Richard Quirk has a dream. To turn 800 acres of land near the Village of Two-Mile Borris in Ireland (11km from Thurles off the Dublin-Cork highway) into the biggest mega-casino hotel complex in Europe.
Mr. Quirk envisions an Irish 550-bedroom five-star hotel, a 6000-square-meter casino (1.5 acres), a golf course, an all-weather race course, a heliport and a greyhound track. He even wants to build a full sized replica of the White House.
Casino resorts of this size have been only built in Las Vegas, Macau, Singapore and Atlantic City. The casino-resort would create an estimated 1000 jobs during construction, 3000 permanent positions as well as thousands of other new jobs from business feeding off the visitors to the casino. Mr. Quirk already has the land required for the venture.
Mr. Quick, in a short statement welcomed the planning decision and said his architects would also make a new application to North Tipperary County Council for permission to build an indoor arena for equestrian events and a polo field.
This week, An Bord Pleanala allowed the massive €460 million ($610 million) construction project to commence despite opposition from the planning inspector, the Gaming and Leisure Association of Ireland, and more importantly the Irish coalition government.
The main problem the mega-casino faces are Irish gambling laws, which forbid all casinos. The Irish government, which has been looking at a gambling framework for the past six months, hasn’t even read the first paragraph.
There is general anxiety that if the Irish mega-casino would be granted a license, every single Irish male would drop their families and run to the mega-casino to gamble and drink away their life savings.
According to online gambling news in Ireland, casino style gambling is illegal in Ireland, yet around 50 private members-only clubs offer casino games.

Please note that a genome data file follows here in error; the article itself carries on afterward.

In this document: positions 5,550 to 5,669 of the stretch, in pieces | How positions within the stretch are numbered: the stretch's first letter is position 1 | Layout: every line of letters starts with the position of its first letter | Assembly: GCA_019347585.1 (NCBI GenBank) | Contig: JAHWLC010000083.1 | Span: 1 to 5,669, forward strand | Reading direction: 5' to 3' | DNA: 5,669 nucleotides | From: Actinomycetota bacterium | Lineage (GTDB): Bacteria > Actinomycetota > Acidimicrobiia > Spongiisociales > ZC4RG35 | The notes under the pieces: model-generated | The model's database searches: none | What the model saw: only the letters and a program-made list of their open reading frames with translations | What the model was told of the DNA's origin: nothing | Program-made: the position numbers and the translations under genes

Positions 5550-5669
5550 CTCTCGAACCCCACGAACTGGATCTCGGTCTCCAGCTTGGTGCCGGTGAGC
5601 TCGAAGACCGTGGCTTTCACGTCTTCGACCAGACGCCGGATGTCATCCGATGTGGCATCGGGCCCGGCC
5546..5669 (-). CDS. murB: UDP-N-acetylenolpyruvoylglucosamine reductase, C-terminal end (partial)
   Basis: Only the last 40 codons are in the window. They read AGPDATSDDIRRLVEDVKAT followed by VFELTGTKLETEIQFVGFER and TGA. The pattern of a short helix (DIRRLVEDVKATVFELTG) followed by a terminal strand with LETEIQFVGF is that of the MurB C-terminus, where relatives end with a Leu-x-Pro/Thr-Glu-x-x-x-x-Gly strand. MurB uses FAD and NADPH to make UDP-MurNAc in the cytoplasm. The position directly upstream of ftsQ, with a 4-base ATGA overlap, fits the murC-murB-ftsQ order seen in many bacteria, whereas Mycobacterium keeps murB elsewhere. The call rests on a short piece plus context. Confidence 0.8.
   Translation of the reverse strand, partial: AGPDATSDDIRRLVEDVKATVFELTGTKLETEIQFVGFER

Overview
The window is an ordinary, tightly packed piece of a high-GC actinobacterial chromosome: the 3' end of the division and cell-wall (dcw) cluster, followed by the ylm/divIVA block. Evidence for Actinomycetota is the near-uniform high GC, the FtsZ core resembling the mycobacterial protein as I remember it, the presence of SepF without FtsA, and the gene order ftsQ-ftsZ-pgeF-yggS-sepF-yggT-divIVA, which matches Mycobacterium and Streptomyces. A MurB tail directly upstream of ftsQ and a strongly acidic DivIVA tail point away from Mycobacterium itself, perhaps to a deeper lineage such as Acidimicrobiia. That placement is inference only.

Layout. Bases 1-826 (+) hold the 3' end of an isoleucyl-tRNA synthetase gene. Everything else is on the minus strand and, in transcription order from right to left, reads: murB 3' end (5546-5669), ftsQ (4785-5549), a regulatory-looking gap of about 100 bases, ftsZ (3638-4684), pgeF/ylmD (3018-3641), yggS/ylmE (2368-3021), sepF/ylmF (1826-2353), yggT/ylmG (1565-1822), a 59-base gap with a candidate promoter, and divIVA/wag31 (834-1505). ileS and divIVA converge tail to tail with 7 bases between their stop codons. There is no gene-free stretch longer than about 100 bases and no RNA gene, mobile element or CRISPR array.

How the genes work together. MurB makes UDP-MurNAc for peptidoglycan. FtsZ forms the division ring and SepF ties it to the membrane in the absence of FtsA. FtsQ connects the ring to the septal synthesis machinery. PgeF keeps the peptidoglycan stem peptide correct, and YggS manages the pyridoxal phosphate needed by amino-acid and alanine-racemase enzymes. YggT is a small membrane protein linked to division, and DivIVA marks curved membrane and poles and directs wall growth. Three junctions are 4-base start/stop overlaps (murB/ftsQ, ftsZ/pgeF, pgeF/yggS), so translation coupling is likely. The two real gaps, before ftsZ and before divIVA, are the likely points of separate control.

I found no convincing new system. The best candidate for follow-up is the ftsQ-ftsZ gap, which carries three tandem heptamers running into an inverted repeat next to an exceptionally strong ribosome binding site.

Irish government sources clearly stated this past Monday that “there is no desire in the Coalition to amend the legislation to allow for the casino to be set up.” There is always the dole to look forward to if the Irish government is against creating new jobs for its citizens.
All online casinos in Ireland are illegal as well, forcing local residents to freely gamble at foreign based online casinos while the Irish government misses out on millions of tax dollars.
The Irish planning inspector opposed the construction because she believes it will adversely affect a few dilapidated taverns in the adjacent poverty stricken towns. The Gaming and Leisure Association of Ireland opposes construction because it will negatively affect the 50 private casino clubs that fund the association.
As of this point in time the entire project is filled with uncertainty since it would be interesting to see who will invest such a sum of money into a venture that the government clearly states will not be permitted. Perhaps yet another Blarney Stone Pub and a small private gambling club will benefit the local economy better.